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- Author or Editor: Natalia Pires de Vasconcelos x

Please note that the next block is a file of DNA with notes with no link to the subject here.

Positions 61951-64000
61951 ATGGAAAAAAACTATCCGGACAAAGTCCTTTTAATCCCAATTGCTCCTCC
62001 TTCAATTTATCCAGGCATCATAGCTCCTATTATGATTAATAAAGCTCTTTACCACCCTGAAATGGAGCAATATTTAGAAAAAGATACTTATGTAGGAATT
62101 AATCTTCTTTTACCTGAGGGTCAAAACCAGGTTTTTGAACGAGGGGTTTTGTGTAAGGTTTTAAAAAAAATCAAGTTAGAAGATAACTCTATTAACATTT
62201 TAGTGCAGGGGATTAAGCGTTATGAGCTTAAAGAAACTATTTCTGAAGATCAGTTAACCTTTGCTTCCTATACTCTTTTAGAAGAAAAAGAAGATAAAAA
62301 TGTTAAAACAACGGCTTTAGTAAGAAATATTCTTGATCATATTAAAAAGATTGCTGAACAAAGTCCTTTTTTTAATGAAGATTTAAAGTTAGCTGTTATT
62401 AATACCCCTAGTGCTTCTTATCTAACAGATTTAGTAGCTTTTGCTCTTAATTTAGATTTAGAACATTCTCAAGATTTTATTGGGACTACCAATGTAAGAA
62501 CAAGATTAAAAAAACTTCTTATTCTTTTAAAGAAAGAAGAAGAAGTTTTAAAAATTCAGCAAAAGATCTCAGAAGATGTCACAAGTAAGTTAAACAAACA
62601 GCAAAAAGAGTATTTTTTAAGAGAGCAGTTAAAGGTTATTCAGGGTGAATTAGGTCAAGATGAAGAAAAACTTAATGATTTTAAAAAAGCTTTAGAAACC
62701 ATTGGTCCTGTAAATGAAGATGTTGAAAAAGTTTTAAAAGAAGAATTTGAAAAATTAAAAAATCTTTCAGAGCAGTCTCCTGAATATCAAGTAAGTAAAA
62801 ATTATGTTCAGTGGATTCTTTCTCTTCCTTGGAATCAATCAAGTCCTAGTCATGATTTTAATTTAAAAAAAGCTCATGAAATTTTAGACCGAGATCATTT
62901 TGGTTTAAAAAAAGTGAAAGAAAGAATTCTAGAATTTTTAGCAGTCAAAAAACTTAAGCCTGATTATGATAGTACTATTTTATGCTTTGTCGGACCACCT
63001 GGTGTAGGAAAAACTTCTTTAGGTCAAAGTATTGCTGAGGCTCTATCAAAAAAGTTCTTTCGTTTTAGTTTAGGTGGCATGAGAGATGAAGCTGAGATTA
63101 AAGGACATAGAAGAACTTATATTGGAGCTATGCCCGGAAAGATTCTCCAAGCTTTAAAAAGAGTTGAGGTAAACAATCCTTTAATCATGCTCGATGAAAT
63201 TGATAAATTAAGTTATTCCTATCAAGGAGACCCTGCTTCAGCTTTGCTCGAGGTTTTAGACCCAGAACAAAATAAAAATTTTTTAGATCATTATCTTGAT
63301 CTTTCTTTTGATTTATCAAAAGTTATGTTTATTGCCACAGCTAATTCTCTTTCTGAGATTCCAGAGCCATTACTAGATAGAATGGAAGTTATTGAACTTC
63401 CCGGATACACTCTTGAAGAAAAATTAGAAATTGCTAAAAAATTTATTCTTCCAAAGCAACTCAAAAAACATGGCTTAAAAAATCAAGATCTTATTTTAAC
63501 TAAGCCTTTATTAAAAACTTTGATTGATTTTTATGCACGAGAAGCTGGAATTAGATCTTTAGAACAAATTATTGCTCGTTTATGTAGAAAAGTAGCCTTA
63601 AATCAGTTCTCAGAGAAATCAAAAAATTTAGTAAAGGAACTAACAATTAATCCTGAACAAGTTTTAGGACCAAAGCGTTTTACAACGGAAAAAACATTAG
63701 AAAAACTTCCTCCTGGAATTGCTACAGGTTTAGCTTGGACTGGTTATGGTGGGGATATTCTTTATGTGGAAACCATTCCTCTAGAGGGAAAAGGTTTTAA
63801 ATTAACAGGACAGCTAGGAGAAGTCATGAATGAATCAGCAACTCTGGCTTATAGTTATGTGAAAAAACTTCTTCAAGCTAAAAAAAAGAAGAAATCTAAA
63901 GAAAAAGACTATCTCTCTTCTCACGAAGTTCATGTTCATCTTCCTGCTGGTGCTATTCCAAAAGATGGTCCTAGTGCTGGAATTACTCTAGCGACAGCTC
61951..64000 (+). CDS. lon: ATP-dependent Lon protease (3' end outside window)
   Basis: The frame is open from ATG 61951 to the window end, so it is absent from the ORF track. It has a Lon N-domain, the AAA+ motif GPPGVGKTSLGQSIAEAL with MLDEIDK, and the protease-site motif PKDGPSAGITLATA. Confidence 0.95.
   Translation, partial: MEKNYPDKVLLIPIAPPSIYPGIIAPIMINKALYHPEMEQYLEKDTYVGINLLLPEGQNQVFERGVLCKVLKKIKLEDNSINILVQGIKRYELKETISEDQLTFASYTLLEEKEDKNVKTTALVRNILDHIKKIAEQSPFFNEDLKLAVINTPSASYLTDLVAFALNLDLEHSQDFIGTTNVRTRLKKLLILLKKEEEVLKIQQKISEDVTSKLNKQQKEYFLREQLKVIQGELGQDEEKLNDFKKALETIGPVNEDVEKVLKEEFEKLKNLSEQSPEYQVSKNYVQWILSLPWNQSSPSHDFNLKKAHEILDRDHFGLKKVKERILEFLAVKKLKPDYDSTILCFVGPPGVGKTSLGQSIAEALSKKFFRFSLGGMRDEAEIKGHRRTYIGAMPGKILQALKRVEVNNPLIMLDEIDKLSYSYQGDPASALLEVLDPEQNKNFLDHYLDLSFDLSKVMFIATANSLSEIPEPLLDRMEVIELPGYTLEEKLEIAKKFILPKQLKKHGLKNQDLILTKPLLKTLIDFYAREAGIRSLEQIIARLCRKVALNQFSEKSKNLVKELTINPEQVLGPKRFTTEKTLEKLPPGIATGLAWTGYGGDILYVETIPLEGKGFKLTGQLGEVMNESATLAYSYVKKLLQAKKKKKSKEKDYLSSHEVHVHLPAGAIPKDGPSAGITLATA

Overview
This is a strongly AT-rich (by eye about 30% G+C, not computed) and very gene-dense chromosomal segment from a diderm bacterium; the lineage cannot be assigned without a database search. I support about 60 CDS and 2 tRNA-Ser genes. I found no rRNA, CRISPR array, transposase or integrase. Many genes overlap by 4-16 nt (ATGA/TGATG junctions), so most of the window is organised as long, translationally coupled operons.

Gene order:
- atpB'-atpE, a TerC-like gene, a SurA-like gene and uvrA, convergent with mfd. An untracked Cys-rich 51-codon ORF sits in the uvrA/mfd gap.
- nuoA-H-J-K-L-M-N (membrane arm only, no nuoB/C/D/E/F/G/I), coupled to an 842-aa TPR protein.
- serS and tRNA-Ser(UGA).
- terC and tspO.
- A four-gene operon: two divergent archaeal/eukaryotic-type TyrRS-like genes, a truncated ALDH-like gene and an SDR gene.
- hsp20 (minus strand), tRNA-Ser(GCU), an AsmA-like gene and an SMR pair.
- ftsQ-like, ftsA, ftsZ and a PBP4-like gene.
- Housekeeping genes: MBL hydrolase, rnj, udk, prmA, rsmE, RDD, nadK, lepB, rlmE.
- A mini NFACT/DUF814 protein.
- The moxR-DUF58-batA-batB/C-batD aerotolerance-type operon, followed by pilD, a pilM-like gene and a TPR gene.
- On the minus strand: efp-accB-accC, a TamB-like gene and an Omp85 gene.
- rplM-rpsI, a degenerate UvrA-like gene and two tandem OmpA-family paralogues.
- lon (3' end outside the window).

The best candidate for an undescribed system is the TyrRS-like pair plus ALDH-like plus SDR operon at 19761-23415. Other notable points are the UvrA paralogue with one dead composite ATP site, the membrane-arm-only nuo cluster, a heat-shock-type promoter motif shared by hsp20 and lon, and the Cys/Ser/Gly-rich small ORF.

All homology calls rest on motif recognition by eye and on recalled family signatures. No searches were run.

This chapter examines the COVID-19 pandemic’s effect on judicial protection of the right to health for those incarcerated and free. In both cases, courts in Brazil had significant incentives to take the pandemic seriously and to consider its disproportionate impact on marginalized communities. For the judicial system, however, it has mostly been business as usual. Despite the pandemic, judges have been unwilling to guarantee the right to health for those imprisoned. By analysing habeas corpus decisions on petitions filed because of COVID-19 and the higher risks faced inside prisons, the chapter reveals how judges were indifferent to the public-health risks presented by overcrowded and unsanitary conditions. For those who are free, most health litigation was still presented in the form of individual cases seeking access to uncovered services and medicines. These cases followed the same patterns as before the pandemic: courts kept deciding in favour of claimants regardless of the potential disruptive effects of their decisions over public policy, including priorities related to COVID-19.